Ideally, a remise or redoublement should be attempted when one’s opponent fails to riposte.

Riposte: A counter attack following a successful parry. Generally, a lunge is not included.

Direct Riposte: A riposte made in the same line following a successful parry.

Indirect Riposte: A riposte made into the opposite line following a successful parry.

Bind: An action that envelopes or angles an opponent’s blade, guiding it away from one’s target area using leverage.

Liement: The offensive version of the bind. It includes a lunge.

Croisé: The defensive version of the bind. A parry and riposte in a single flowing action. No lunge is included.

Stop Thrust (Counter Attack): An extension of one’s blade into an approaching attack. Made ideally against bent arm attacks where an offensive advantage has not been established.

Time Thrust (Counter Attack): An extension into an opponent’s valid attack that both blocks the advancing blade and hits the attacker at the same time.

Priority: In conventional terms, establishing through one’s actions who is the recognized attacker and who is the recognized defender at any given moment on the fencing strip.  The underlying truth of this fencing concept is when you have created a physical advantage over your opponent, you attack; your opponent has established an advantage over you (a disadvantage) you defend. Traditionally, priority is guided by what is referred to as, the logic of the sharp point: do that which will keep you alive; avoid that which will get you killed.


Do Not Go Gentle into that Good Night

Nick Evangelista

Do Not Go Gentle into That Good Night

By Nick Evangelista


Do not go gentle into that good night,

Old age should burn and rave at close of day,

Rage, rage against the dying of the light.

                                                                                 -- Dylan Thomas


A remarkable feature of fencing is that it appears to imbue a long and fruitful life onto the active fencer. That is, barring catastrophic intervention.  For instance, there was famed Hungarian master Laszlo Borsody, who was killed in a pistol duel; American fencing champion and Olympian George Calnan, who was killed in a dirigible crash; and the French fencing master Augustine Rousseau, who was guillotined during the French Revolution. The rewards of fencing could do nothing to waylay these unhappy demises. Yet, all things being equal, for those of us not destined to be run over by school buses, hit by meteorites, or eaten by Amazon army ants, there is, through the application of fencing, hope for a lucid and productive antiquity.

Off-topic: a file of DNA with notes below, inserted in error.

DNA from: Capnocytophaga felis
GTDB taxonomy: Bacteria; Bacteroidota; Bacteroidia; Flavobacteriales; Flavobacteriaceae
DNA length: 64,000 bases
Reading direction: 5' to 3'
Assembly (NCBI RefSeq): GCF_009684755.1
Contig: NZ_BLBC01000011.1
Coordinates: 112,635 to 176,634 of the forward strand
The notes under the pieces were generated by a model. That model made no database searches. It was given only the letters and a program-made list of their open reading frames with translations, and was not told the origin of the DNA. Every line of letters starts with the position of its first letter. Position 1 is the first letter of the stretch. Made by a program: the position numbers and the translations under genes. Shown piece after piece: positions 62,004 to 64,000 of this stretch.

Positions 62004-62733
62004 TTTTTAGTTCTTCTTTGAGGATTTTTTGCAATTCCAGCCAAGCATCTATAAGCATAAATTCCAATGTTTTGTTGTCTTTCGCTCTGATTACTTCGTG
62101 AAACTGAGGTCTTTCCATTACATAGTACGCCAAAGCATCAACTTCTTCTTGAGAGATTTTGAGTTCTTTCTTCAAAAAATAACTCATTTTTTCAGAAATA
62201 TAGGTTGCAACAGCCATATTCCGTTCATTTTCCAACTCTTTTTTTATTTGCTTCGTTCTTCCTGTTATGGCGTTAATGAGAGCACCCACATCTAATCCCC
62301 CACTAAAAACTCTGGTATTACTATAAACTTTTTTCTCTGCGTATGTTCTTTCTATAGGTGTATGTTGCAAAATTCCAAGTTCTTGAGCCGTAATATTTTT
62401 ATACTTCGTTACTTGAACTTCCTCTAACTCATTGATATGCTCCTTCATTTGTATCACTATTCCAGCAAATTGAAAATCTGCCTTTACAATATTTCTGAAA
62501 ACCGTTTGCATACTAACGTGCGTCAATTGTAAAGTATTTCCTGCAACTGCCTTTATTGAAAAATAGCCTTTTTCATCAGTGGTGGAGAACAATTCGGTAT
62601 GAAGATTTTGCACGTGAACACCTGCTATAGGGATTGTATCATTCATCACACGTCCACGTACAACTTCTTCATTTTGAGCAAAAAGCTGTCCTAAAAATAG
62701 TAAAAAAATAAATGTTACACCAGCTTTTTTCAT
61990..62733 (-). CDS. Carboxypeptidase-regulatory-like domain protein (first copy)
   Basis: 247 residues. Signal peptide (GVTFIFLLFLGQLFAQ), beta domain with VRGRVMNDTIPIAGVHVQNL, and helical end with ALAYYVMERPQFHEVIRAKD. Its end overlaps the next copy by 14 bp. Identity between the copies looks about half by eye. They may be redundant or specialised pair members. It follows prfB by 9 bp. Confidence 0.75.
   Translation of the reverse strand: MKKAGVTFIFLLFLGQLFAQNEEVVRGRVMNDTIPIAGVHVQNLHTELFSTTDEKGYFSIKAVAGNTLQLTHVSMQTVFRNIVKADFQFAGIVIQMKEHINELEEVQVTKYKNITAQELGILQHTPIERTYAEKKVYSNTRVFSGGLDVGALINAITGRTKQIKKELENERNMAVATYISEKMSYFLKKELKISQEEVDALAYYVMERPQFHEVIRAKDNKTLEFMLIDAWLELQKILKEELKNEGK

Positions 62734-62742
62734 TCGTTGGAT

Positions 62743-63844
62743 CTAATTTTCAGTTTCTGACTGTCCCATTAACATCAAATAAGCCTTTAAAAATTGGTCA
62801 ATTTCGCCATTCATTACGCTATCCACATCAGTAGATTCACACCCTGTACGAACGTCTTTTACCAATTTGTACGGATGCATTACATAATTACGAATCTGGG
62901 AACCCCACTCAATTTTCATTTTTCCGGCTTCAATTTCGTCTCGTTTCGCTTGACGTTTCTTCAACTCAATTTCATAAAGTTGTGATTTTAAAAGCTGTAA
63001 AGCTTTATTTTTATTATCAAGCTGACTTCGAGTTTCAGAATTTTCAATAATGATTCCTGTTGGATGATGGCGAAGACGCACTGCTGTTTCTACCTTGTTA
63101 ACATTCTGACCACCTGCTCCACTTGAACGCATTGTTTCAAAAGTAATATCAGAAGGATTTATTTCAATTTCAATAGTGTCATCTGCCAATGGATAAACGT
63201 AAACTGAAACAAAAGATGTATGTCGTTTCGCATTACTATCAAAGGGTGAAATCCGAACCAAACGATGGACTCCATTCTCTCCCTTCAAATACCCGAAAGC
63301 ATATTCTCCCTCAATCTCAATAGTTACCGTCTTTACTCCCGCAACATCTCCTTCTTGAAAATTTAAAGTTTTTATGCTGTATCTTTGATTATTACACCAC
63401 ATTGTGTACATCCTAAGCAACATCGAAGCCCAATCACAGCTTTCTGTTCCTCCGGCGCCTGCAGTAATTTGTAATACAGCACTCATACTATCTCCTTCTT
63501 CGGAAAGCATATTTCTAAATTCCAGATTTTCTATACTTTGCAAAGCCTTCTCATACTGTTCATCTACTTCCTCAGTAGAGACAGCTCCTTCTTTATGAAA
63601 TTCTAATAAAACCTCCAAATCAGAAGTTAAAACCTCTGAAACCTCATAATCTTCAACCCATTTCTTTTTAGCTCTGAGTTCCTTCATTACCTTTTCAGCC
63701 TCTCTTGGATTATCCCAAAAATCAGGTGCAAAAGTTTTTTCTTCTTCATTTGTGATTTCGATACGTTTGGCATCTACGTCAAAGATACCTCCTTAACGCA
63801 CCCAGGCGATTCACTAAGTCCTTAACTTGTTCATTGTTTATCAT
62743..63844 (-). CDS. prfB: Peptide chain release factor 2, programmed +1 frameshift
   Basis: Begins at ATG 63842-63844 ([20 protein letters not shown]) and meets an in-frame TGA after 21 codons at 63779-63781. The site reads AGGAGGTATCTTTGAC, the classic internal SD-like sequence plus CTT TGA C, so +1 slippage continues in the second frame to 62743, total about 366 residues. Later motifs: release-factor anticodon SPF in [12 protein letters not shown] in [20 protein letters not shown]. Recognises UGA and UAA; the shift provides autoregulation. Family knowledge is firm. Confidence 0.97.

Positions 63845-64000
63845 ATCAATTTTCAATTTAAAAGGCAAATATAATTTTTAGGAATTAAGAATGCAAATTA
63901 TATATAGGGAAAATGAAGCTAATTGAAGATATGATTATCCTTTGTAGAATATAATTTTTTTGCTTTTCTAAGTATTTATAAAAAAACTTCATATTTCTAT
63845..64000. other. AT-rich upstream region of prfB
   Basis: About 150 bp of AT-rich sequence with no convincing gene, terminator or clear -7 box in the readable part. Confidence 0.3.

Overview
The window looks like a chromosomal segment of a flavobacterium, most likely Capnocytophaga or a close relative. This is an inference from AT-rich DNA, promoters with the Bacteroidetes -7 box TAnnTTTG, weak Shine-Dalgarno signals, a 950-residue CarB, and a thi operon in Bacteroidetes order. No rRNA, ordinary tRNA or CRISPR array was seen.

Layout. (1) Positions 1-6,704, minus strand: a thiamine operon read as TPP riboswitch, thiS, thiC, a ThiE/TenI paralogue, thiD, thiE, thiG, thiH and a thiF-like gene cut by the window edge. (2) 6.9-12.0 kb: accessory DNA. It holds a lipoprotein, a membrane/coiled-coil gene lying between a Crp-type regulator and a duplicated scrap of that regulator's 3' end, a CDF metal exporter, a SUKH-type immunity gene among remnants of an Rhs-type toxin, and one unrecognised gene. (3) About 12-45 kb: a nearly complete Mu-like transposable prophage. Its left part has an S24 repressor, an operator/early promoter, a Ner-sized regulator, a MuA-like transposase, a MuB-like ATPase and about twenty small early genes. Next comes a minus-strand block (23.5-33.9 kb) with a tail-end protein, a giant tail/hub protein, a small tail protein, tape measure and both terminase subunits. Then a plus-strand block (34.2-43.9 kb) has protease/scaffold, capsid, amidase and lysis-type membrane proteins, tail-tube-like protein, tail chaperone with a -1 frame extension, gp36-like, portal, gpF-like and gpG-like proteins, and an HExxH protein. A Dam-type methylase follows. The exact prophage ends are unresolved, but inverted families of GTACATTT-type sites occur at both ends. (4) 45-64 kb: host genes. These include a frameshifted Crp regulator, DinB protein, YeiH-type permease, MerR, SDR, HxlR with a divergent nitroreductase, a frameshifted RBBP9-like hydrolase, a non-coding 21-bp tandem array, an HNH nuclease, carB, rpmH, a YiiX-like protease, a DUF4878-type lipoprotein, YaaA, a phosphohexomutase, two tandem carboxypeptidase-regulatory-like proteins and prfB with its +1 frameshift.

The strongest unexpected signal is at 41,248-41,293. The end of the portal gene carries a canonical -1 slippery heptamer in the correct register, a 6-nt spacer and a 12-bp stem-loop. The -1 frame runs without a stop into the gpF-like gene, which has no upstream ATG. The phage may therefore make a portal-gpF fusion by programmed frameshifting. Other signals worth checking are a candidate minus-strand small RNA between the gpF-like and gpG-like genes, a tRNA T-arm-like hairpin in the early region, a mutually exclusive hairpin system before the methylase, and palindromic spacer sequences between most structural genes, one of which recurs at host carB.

There is much circumstantial evidence in the form of very old active fencers and fencing masters to suggest that fencing, if not the fountain of youth, is at least a fountain of not-dead-and-hanging-in-there. We can look back through fencing’s extensive history for numerous examples of the active senior fencer and master.

Sixteenth Century

Maestro Achille Marozzo, fencing master, the first author of note with regard to a unified sword fighting theory, lived well into advanced age. Nineteenth century writer Egerton Castle alludes to this fact in his Schools and Masters of Fence (1885), when writing about another famed master, Salvator Fabris. “Fabris was born in Padua in 1544, and began his profession of arms when Marozzo was teaching in his old age.” In a time of plagues, nonexistent hygiene, and poor dietary practices—not to mention an ever-present opportunity for a quick death on some dark Renaissance avenue—Marozzo’s advanced age was a testament to a robust life following the sword.

Ridolfo Capo Ferro, sometimes known as “the Grandfather of Modern Fencing,” was the leading fencing master of the city state of Siena, in what is now north central Italy. Capo Ferro’s treatise on rapier combat, Gran Simulacro dell’arte e dell’uso della Scherma, publish in 1610, fixed many concepts of present day fencing, such as the lunge, into standard practice. Although little is known biographically of Ridolfo beyond his location and his vocation, we can infer from the portrait of him appearing in his book, that he was a no-nonsense, sturdy, proud man. His age in the 1610 illustration has been set roughly at 52 years, a laudable number of years in such a violent profession. His age when he died has proven rather elusive.

Seventeenth Century

Fencing master and gladiator James Figg, known as the Atlas of the Sword, was a dynamic individual well into his last days. He was the leading prize-fighter of his day, participating in nearly three hundred public contests of sword skill for money. It was said of him, even in his old age, “In him, Strength, Resolution, and unparalleled Judgement conspired to make a matchless master.” When public exhibitions of sword fighting lost favor in the public’s eye, Figg took up bare-knuckle boxing to earn his daily bread.